Call for Proposals: Book Project Titled ‘Forgotten Intellectual Property Lore’ by Prof. Shubha Ghosh: Submit by June 30

Prof. Shubha Ghosh, Crandall Melvin Professor of Law and Director of Technology Commercialization Law Center at Syracuse University College of Law is inviting proposals for a book project, tentatively titled ‘Forgotten Intellectual Property Lore’.

Prof. Shubha Ghosh is happy to announce the recent publication of Volume 68 Issue 1 of the Syracuse Law Review which contains a symposium on ‘Forgotten IP Cases’.

The symposium was held at Syracuse University’s DC campus last April and brought together seven scholars writing on one or more IP cases that has been overlooked or underappreciated. The following is a list of contributions to the symposium:

(1) Jessica Kiser (Gonzaga Law School) on Wallpaper Manufacturers, Limited v. Crown Wallcovering Corporation

(2) Amelia Smith Rinehart (Utah Law School) on E. Bement & Sons v. National Harrow Co. (1902)

(3) Sam Ernst (Chapman Law School) on Boyden Power Brake Co. v. Westinghouse, 170 U.S. 537 (1898)

(4) Zvi Rosen (Hofstra Law School and Copyright Office) on Perris v. Hexamer

(5) Bob Brauneis (George Washington Law School)  on CBS v. Loews

(6) Bruce Boyden (Marquette Law School) on Palmer v. Daly

(7) Brian Frye (Kentucky Law School) on In Re Invention of a Slave – AG Opinion

The details on the Symposium will be available on the Syracuse Law Review website soon.

In conjunction with the publication of the special Syracuse Law Review issue, Prof. Shubha Ghosh is pleased to announce this call for proposals for a book project that builds on the success of ‘Forgotten IP Cases’. The book is tentatively titled “Forgotten Intellectual Property Lore”.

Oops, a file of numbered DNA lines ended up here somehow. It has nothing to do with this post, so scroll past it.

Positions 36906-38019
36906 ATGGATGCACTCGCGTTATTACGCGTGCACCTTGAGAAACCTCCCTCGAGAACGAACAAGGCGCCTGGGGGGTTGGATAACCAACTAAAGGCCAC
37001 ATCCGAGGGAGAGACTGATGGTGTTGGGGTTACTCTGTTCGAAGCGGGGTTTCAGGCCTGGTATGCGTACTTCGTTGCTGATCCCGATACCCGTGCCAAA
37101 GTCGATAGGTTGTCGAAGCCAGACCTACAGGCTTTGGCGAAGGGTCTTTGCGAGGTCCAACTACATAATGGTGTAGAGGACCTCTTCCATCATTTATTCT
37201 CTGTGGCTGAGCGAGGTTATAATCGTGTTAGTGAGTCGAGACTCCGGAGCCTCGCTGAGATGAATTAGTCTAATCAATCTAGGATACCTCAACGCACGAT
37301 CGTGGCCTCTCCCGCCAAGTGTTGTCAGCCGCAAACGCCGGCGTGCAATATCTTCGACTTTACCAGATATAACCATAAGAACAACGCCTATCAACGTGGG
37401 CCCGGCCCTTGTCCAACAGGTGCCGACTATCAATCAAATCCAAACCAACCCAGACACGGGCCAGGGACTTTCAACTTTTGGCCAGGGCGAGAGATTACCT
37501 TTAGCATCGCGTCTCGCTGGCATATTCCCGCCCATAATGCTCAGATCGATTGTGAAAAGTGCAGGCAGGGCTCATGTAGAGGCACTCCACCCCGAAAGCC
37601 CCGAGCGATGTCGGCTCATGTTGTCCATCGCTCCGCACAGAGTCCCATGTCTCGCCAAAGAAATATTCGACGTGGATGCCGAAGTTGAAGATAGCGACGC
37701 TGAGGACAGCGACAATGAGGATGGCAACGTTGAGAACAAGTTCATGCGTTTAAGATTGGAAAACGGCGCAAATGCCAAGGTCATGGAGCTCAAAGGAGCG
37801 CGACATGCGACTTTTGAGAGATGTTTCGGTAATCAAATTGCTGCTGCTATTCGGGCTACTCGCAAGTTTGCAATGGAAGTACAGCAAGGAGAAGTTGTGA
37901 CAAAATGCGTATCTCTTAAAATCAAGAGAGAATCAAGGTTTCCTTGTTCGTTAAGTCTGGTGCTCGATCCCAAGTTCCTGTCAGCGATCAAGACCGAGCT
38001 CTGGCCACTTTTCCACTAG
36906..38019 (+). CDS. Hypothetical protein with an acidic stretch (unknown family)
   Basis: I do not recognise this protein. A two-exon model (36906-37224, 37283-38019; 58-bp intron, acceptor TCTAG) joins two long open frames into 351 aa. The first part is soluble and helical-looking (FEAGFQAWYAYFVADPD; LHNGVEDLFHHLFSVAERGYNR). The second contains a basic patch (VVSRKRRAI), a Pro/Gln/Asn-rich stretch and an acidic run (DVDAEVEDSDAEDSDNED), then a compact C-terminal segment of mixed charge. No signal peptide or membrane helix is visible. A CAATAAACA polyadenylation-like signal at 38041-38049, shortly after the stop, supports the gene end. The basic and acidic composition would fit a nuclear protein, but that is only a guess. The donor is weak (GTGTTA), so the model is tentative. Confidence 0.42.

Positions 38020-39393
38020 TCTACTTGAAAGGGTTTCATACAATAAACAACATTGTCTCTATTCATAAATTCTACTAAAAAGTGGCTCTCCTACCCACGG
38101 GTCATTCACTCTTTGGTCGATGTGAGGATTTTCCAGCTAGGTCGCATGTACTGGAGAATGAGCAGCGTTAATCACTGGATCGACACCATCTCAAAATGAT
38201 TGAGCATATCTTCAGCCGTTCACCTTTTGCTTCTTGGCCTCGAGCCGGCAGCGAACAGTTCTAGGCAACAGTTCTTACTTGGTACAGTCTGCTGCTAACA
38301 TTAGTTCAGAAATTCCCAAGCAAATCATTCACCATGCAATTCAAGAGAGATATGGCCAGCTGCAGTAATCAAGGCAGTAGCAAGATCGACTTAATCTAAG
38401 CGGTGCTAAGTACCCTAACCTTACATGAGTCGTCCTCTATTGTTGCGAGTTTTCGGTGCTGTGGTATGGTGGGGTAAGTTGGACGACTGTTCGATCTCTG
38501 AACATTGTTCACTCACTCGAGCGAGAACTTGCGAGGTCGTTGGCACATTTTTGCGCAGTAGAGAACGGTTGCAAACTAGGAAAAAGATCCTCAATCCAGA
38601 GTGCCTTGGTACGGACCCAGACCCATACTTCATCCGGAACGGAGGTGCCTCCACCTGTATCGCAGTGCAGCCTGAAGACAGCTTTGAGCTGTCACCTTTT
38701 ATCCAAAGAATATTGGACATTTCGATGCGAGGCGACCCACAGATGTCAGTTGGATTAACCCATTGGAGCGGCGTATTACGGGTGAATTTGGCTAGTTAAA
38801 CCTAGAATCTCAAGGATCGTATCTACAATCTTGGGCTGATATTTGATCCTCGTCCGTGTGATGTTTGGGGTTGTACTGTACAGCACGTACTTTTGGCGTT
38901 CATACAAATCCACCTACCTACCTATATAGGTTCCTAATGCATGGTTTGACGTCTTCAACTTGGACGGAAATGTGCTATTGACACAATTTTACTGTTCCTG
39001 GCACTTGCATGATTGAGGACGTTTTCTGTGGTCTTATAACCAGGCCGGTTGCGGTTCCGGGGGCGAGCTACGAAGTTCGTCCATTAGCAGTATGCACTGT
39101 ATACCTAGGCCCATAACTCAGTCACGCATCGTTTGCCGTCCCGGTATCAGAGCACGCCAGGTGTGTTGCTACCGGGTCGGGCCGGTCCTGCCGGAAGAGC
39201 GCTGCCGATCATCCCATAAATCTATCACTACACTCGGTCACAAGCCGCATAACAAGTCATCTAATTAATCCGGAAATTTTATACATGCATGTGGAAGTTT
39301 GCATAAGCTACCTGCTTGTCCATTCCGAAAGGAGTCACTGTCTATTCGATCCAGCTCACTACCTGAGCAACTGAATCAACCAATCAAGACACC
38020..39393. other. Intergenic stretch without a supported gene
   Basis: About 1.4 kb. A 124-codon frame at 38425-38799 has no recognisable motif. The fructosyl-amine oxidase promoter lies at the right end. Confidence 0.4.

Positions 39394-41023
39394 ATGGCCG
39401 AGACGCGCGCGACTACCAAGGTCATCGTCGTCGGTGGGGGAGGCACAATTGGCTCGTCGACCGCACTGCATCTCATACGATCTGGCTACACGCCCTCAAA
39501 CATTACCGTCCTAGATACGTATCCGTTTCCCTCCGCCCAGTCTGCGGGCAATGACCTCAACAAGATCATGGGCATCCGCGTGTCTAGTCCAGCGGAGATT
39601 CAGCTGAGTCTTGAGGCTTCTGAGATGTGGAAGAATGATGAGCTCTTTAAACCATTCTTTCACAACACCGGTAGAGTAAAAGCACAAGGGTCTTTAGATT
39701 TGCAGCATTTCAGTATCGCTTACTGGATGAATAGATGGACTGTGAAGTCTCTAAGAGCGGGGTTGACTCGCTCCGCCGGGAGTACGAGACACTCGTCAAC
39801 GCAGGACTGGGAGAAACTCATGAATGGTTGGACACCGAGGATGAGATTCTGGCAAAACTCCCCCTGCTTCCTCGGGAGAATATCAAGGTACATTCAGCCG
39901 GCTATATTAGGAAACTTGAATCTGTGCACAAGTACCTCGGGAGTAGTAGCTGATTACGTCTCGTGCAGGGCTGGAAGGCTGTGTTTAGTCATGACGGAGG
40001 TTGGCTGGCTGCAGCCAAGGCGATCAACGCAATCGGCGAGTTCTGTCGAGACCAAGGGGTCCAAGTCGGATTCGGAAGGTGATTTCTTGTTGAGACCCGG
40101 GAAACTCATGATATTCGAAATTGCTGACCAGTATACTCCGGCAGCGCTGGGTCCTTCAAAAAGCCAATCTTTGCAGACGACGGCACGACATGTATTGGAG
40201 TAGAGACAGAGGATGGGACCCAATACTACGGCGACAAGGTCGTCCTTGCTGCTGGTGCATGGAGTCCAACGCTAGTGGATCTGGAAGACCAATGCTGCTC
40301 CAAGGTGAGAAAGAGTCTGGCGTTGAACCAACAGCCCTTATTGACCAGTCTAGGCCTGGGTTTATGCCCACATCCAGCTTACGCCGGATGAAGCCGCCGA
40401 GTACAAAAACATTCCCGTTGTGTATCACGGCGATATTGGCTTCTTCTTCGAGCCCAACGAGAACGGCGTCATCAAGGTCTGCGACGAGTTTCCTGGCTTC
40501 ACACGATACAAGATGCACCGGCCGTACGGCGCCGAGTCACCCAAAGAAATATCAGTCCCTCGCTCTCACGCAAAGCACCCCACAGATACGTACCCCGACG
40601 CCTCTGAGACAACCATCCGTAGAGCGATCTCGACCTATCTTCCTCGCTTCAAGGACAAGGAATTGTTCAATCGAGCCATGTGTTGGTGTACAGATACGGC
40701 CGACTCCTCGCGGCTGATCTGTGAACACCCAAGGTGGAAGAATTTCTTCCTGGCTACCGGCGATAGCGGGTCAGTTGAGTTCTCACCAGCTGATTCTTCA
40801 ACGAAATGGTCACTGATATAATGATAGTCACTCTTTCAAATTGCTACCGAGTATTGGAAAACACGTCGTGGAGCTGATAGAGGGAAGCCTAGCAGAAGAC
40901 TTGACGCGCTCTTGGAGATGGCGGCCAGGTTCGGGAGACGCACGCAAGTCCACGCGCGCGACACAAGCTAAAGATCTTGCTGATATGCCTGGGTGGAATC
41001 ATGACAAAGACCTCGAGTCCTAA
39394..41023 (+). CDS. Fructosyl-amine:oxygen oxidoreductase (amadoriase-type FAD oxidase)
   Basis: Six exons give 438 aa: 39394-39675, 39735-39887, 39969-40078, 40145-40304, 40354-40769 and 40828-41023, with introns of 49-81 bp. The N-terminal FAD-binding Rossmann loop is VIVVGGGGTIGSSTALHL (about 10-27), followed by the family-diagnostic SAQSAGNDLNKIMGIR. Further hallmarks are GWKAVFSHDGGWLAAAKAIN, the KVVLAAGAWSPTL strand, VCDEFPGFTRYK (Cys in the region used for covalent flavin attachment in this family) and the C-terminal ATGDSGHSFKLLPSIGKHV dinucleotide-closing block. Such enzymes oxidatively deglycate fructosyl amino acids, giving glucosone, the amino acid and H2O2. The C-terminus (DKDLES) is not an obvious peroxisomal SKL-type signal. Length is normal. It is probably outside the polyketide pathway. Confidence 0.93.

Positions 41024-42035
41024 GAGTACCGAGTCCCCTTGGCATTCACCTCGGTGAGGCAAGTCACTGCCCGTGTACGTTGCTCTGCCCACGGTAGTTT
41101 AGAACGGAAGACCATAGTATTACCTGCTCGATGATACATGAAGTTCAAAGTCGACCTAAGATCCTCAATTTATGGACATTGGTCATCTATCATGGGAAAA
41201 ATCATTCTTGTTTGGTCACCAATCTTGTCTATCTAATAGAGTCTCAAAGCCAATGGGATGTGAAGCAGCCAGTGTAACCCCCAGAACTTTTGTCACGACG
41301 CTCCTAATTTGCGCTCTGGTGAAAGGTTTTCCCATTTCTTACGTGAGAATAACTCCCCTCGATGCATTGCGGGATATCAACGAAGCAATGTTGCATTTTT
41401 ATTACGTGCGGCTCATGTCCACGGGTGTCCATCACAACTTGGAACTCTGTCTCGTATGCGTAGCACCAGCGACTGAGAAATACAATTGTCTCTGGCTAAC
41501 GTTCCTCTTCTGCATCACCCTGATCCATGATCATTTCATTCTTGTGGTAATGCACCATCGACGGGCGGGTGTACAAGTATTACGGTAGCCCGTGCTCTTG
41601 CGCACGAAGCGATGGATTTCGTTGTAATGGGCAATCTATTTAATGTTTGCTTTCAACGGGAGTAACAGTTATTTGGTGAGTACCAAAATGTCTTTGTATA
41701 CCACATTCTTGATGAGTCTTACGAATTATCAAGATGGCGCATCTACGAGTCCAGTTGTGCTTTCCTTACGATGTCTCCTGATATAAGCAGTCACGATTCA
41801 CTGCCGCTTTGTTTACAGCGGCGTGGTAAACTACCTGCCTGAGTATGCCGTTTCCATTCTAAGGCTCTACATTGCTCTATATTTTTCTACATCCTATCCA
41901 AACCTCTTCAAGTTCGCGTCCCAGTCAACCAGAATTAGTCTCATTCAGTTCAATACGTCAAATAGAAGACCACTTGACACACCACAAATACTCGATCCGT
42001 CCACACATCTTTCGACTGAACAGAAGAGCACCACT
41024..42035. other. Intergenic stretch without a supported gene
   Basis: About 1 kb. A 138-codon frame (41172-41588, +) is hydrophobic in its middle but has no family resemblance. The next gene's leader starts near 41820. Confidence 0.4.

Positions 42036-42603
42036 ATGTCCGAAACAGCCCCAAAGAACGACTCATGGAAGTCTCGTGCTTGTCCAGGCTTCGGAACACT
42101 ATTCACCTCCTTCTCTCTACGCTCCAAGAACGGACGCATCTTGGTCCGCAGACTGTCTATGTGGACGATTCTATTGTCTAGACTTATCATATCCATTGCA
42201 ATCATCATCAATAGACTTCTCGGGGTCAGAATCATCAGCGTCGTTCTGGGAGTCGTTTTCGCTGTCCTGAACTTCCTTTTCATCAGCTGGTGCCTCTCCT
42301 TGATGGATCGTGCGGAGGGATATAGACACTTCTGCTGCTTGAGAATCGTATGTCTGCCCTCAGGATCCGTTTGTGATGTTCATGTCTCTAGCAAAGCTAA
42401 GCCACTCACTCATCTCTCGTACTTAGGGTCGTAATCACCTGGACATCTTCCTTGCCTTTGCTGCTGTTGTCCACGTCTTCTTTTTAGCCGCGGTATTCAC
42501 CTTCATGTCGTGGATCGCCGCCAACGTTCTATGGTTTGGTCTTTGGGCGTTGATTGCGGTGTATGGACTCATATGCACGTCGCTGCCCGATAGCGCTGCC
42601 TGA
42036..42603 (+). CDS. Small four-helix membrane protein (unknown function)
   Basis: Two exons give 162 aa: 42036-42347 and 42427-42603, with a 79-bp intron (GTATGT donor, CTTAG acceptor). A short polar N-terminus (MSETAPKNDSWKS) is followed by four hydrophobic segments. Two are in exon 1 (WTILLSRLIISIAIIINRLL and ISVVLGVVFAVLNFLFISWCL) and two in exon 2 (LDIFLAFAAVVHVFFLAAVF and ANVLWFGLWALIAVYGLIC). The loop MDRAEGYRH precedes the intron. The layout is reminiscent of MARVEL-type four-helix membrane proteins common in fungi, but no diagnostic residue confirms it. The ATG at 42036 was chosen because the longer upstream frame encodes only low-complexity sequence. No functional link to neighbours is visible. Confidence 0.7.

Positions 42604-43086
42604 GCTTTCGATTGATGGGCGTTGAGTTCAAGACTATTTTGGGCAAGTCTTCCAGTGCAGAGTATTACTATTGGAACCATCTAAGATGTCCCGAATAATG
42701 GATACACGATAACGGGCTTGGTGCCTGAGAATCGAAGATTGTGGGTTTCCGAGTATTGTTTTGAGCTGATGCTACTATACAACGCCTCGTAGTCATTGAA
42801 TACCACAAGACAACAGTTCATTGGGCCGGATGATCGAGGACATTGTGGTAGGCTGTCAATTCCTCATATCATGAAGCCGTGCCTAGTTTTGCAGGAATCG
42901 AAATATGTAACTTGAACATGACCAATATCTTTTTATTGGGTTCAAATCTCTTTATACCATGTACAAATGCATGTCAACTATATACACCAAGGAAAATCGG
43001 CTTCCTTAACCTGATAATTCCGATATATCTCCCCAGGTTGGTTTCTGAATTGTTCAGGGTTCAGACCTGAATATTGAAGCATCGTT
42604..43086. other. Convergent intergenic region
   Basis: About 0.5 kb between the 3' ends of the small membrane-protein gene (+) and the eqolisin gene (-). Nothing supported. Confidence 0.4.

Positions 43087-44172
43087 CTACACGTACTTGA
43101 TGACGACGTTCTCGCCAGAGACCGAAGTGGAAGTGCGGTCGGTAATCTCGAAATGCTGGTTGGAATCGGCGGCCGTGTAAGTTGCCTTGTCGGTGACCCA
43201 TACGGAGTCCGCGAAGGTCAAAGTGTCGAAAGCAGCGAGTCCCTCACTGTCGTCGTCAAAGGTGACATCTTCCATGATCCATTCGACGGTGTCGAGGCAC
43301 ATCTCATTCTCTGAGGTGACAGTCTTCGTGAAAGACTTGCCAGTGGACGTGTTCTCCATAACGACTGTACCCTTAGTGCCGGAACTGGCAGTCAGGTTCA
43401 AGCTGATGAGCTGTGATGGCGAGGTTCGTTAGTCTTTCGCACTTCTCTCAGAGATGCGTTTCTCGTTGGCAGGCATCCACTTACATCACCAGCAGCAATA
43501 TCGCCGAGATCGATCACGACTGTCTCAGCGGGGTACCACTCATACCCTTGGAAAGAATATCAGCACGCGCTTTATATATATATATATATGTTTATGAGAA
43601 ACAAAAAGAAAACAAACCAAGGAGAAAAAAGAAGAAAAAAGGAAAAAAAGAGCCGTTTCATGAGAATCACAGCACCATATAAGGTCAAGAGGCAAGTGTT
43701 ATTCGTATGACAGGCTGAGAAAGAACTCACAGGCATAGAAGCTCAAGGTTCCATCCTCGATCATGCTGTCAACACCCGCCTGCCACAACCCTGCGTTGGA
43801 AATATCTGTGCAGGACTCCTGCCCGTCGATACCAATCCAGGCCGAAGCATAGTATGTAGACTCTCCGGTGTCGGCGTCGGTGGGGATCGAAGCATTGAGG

The book will go beyond forgotten cases to include forgotten aspects of IP history, cultural moments, historical episodes, generally lore, that reflect on current doctrinal, theoretical, and policy debates. The book will be divided into about four parts: Foundations, Private Orderings, Reforms and State Engagement. The final organization will depend upon the contributions received.

Call for Proposals

Proposals are invited from practitioners and academics. If interested please send an e-mail to

In your email, please describe your idea and raise any questions you have. Also include as an attachment a 1-2 page precis that lays out your topic in some detail.

Final papers will be due by February, 2019, with a publication date in early 2020. So please send your ideas by June 30, 2018, although rolling proposals will be considered.

Hat-tip to SpicyIP. See the post here.



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